Penn State researchers have developed the first powder injectionmolding process for pure niobium, a biocompatible material similar toplatinum and titanium but cheaper.
The researchers, who are based in the University's Center forInnovative Sintered Products, say the new process could open the doortoinjection-molded niobium parts ranging from rocket nozzles, to wires,to human bone replacements, to orthodontic braces.
Gaurav Aggarwal, doctoral candidate in engineering scienceand mechanics, will present the team's work in a paper, Development ofNiobium Powder Injection Molding, at the International Symposium onTantalum and Niobium in Pattaya, Thailand, Oct. 17. His co-authors areSeong J. Park, research associate in engineering science and mechanics,and Dr. Ivi Smid, associate professor of engineering science andmechanics, who is Aggarwal's thesis adviser.
Aggarwal notes that other researchers have developedtechniques for processing niobium via powder metallurgy and some haveapplied powder injection molding to niobium-based alloys andsuperalloys. However, the Penn State team is the first to exploreprocessing pure niobium via powder injection molding. They havedeveloped a method to calculate the optimal proportions of niobiumpowder to binder in feedstocks as well as the appropriate temperatureand duration for sintering.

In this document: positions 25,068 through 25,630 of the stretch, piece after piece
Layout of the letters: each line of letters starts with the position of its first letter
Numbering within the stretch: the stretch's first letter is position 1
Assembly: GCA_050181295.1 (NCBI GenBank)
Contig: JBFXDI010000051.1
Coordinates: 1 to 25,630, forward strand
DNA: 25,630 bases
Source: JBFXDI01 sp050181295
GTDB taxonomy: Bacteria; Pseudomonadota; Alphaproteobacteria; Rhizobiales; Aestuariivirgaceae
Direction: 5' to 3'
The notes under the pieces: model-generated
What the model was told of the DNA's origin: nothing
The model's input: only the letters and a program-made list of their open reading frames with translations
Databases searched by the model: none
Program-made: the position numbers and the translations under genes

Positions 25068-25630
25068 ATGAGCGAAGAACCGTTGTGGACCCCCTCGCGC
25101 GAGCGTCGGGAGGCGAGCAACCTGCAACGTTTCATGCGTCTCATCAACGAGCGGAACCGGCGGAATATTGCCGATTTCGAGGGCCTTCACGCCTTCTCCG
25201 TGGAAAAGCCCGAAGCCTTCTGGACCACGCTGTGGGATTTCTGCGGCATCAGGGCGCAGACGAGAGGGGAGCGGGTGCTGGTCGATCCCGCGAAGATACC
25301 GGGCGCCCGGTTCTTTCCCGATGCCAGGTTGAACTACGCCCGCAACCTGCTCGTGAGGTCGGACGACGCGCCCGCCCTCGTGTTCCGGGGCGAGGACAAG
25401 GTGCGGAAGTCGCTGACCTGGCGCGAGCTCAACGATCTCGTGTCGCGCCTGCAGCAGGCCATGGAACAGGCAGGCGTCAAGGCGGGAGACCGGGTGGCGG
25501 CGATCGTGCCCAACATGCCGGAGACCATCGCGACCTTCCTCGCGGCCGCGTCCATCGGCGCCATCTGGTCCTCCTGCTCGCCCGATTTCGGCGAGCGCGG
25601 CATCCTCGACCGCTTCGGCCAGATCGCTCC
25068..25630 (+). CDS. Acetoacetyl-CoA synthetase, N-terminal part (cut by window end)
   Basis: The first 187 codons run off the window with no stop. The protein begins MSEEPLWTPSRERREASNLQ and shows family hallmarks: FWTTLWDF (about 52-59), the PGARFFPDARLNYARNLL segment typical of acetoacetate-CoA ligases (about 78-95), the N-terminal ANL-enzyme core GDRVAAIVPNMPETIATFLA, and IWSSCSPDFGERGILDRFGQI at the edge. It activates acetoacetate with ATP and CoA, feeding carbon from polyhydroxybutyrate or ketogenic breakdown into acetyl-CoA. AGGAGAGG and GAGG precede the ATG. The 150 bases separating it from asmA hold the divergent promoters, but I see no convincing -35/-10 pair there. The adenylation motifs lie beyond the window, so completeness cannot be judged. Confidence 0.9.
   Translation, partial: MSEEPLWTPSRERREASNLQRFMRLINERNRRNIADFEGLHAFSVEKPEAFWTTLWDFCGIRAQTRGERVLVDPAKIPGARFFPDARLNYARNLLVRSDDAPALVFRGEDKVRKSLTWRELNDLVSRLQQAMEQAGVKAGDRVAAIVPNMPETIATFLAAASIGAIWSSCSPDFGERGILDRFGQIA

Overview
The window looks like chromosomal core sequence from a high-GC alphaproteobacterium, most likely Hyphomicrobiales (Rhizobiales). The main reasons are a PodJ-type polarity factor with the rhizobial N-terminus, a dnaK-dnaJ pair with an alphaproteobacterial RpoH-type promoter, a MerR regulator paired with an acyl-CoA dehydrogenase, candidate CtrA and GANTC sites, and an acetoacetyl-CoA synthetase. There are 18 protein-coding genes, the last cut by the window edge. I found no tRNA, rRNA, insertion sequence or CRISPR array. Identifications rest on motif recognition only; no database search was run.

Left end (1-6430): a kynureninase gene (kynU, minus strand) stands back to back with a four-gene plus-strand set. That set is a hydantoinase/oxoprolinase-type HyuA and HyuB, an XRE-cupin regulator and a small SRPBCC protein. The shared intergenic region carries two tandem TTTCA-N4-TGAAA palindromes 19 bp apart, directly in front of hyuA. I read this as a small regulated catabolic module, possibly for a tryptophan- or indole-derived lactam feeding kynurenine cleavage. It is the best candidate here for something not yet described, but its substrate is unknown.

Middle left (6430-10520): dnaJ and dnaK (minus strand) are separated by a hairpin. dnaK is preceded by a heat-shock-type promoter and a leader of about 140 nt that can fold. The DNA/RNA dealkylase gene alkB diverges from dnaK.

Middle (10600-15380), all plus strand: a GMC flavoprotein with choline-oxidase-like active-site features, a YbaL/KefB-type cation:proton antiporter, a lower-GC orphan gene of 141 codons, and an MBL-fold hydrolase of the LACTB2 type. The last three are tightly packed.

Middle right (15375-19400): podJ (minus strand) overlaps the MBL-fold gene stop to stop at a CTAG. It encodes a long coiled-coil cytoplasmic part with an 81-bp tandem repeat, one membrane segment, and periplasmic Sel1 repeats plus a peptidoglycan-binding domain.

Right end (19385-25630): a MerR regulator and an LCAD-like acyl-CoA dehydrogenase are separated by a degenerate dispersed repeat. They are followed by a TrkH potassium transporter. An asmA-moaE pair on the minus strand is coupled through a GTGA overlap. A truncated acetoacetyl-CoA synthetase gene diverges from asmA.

The team's method for calculating the optimal metalpowder/binder proportions also can be applied to other materials which,like niobium, have irregularly-shaped particles.
Aggarwal points out that pure niobium products are currentlyformed from powders and, therefore, there is no powder cost penalty asin ferrous materials, for example. Although it is biocompatible andbenign in use, niobium is difficult to control at the high temperaturesneeded to process it because of its high reactivity.
In the Penn State approach, powdered niobium is mixed withthe appropriate binder in proportions roughly 92 percent niobium byweight and 8 percent binder by weight. The feedstock is then processedin a standard injection-molding machine.
The resulting part is placed in a solvent that dissolves out the binderand then is heated to drive off the solvent and any remaining binder.The part is then processed in a sintering furnace.
The researchers have validated their approach experimentally.The injection temperature and pressures were determined for optimalfilling time based on simulation.
The project was supportedby the Center for Innovative Sintered Products and by Pennsylvania'sBen Franklin Technology Development Authority.
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